Sprite vs. Fresca
G. Stolyarov II
I enjoy frequently drinking clear carbonated beverages, in part because of the advantage they offer in neutralizing the effects of spills. Spilling a Sprite on clothing or furniture will not leave stains, unlike most colored sodas. The refreshing lemon-lime flavor of Sprite also makes it preferable to common or mineral water in terms of taste. But the Coca-Cola Company also offers another clear soda with a different assortment of flavors: Fresca. Though less well-known than Sprite, Fresca has been around for almost as long; Sprite was introduced in the United States in 1961, and Fresca followed closely in 1963.
Sprite might have its diet versions (which are the only ones I drink), but Fresca never has any sugar in it; it is made with aspartame and concentrated grapefruit juice, leaving zero calories in every can. When purchasing Fresca, I need not worry about accidentally buying a "regular" version instead of the diet, because all Fresca is calorie-free. In 2005, the Coca-Cola Company made major improvements to the Fresca brand and introduced new flavors, among them my two favorites: Peach Citrus and Black Cherry. The original grapefruit flavor is also quite good and adds a welcome bit of variety to the kinds of tastes to be gotten from clear carbonated beverages.
Fresca seems to me to be somewhat less carbonated than Sprite, which renders it a milder drink and more suitable before and after athletic activity. Drinking a Sprite prior to running or riding a bicycle might be somewhat unsettling for the digestive system, but a Fresca will not have such discomforting effects. Both Sprite and Fresca are excellent portable drinks, precisely because they can be consumed without making a mess; one is much more likely to spill drinks in an outdoor or unfamiliar setting without the luxury of good tables or cupholders. When away from home, having a drink spilling which damages virtually nothing is always an advantage.
Unfortunately, the Fresca brand is not as widespread as Sprite; I have only been able to find it in Wal-Marts and major grocery stores. Most restaurants do not offer Fresca or Diet Sprite-though "regular" Sprite is often a choice. I would advise restaurant owners everywhere to begin offering these convenient, calorie-free beverages and thereby attract more health-minded, calorie-conscious customers who enjoy the flavor of clear carbonated beverages. If you are a restaurant owner, take this advice and start serving Fresca and Diet Sprite; I guarantee that such a decision will have a positive effect on your profits!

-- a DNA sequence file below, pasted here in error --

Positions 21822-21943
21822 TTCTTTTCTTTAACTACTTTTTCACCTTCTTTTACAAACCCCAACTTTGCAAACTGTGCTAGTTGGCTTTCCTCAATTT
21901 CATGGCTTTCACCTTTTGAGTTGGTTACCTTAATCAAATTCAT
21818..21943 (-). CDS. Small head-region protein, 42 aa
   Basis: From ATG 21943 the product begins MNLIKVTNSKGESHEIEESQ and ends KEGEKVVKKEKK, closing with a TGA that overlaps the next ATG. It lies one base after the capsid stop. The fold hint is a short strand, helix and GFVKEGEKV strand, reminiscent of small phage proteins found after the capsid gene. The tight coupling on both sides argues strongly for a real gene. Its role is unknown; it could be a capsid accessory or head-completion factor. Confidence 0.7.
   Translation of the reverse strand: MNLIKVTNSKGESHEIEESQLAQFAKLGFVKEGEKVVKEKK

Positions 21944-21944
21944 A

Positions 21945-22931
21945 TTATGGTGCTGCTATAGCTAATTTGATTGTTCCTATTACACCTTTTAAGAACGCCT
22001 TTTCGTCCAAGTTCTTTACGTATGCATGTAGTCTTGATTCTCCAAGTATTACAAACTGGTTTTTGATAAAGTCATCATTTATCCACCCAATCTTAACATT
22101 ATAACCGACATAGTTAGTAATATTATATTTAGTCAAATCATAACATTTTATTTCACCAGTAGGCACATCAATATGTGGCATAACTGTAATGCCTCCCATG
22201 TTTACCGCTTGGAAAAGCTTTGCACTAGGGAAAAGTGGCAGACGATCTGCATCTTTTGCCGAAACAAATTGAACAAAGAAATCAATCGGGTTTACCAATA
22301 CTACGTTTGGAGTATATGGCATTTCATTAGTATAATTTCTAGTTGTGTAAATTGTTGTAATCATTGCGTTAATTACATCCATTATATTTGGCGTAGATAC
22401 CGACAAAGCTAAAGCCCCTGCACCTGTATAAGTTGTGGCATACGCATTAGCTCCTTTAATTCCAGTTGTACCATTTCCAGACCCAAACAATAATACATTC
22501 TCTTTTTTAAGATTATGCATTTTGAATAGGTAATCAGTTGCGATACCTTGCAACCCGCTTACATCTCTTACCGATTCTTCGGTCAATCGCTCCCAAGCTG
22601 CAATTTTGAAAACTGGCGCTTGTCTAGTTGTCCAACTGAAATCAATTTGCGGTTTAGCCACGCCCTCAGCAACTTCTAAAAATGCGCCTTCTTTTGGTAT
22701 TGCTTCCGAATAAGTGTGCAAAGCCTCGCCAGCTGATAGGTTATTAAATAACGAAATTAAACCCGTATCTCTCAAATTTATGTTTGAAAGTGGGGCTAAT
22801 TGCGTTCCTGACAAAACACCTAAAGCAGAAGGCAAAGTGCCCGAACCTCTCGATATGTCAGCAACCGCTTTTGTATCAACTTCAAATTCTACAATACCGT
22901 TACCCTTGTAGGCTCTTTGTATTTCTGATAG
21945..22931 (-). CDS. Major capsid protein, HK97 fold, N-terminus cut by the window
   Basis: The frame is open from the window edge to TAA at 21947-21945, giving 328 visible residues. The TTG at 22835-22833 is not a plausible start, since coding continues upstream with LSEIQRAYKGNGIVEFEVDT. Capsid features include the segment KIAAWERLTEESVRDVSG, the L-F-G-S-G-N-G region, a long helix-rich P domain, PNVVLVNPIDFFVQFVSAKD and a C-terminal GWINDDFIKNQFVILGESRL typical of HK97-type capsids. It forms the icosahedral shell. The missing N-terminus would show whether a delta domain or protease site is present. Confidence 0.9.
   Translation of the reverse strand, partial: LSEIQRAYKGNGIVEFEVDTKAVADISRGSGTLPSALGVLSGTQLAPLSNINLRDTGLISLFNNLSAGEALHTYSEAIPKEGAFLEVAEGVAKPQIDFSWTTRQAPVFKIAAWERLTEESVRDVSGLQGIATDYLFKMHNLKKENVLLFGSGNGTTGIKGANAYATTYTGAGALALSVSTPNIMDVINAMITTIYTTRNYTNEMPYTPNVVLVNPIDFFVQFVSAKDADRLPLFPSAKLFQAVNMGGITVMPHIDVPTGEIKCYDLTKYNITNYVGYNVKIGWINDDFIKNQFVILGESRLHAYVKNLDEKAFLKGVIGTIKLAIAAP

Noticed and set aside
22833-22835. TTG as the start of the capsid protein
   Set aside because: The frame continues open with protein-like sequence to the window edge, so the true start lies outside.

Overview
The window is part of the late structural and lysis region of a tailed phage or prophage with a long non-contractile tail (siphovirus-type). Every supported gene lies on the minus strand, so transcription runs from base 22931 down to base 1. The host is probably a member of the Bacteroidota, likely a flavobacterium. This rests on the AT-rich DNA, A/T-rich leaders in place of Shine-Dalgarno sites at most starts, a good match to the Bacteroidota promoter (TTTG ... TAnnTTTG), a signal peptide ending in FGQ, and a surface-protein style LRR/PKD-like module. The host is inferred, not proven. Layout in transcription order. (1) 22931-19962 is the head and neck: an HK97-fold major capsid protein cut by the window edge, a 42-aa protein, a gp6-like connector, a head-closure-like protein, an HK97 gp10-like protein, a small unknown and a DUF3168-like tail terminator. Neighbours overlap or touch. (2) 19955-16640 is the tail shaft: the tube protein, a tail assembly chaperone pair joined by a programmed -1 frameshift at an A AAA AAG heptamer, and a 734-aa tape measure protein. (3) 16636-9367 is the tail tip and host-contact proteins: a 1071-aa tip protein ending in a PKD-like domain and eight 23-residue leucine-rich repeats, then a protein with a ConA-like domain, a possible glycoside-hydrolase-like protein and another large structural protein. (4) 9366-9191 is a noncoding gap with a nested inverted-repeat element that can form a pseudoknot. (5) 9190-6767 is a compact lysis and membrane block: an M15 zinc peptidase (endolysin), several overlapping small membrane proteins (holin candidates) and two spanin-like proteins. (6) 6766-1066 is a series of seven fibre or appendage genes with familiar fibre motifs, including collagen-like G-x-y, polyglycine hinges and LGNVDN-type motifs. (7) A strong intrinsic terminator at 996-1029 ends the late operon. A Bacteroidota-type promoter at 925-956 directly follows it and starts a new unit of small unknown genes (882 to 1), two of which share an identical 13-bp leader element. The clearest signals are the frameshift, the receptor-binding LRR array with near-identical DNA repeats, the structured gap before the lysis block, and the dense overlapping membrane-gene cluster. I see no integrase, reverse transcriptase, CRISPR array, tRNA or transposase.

From an esthetic standpoint, Fresca cans are more appealing than most conventional soda cans; the creative and mathematically elaborate patterns of circles as well as the interesting color scheme render the cans visually appealing and even worthy of admiration. By comparison, the new Sprite logo, the fused lemon and lime, seems a bit primitive to me; it certainly conveys the message regarding Sprite's flavor, but the quality of the art is simply not there.
I suspect that Fresca is one of the Coca-Cola Company's "high-class" product lines, designed to appeal to customers who seek elegance as well as good taste in their carbonated beverages. It is light, pleasant, refreshing, interesting in taste, and leaves one wishing for and comfortable able to get a second helping. As a zero-calorie drink, it can be consumed in large volumes with impunity. As somewhat of a soda flavor connoisseur, I am of the opinion that Fresca is one of the best-tasting and most artfully designed brands out there. If I have to endure the misfortune of having the same soft drink preference as Lyndon Johnson (who considered Fresca his favorite drink), then so be it!
Gennady Stolyarov II (G. Stolyarov II) is an actuary, science-fiction novelist, independent philosophical essayist, poet, amateur mathematician, composer, and Editor-in-Chief of The Rational Argumentator, a magazine championing the principles of reason, rights, and progress.
In December 2013, Mr. Stolyarov published Death is Wrong, an ambitious children’s book on life extension illustrated by his wife Wendy. Death is Wrong can be found on Amazon in paperback and Kindle formats.
Mr. Stolyarov has contributed articles to the Institute for Ethics and Emerging Technologies (IEET), The Wave Chronicle, Le Quebecois Libre, Brighter Brains Institute, Immortal Life, Enter Stage Right, Rebirth of Reason, The Liberal Institute, and the Ludwig von Mises Institute.
In an effort to assist the spread of rational ideas,
Mr. Stolyarov published his articles on Associated Content (subsequently
the Yahoo! Contributor Network and Yahoo! Voices) from 2007 until
Yahoo! closed this venue in 2014. Mr. Stolyarov held the highest Clout
Level (10) possible on the Yahoo! Contributor Network and was one of its
Page View Millionaires, with over 3,175,000 views. Mr. Stolyarov’s
selected writings from that era have been preserved on this page.
Mr. Stolyarov holds the professional insurance designations of Associate of the Society of Actuaries (ASA), Associate of the Casualty Actuarial Society (ACAS), Member of the American Academy of Actuaries (MAAA), Chartered Property Casualty Underwriter (CPCU), Associate in Reinsurance (ARe), Associate in Regulation and Compliance (ARC), Associate in Personal Insurance (API), Associate in Insurance Services (AIS), Accredited Insurance Examiner (AIE), and Associate in Insurance Accounting and Finance (AIAF).
Mr. Stolyarov has written a science fiction novel, Eden against the Colossus, a philosophical treatise, A Rational Cosmology, a play, Implied Consent, and a free self-help treatise, The Best Self-Help is Free. You can watch his YouTube Videos.Mr. Stolyarov can be contacted at firstname.lastname@example.org.Statement of Policy.
Learn about Mr. Stolyarov's novel, Eden against the Colossus, here.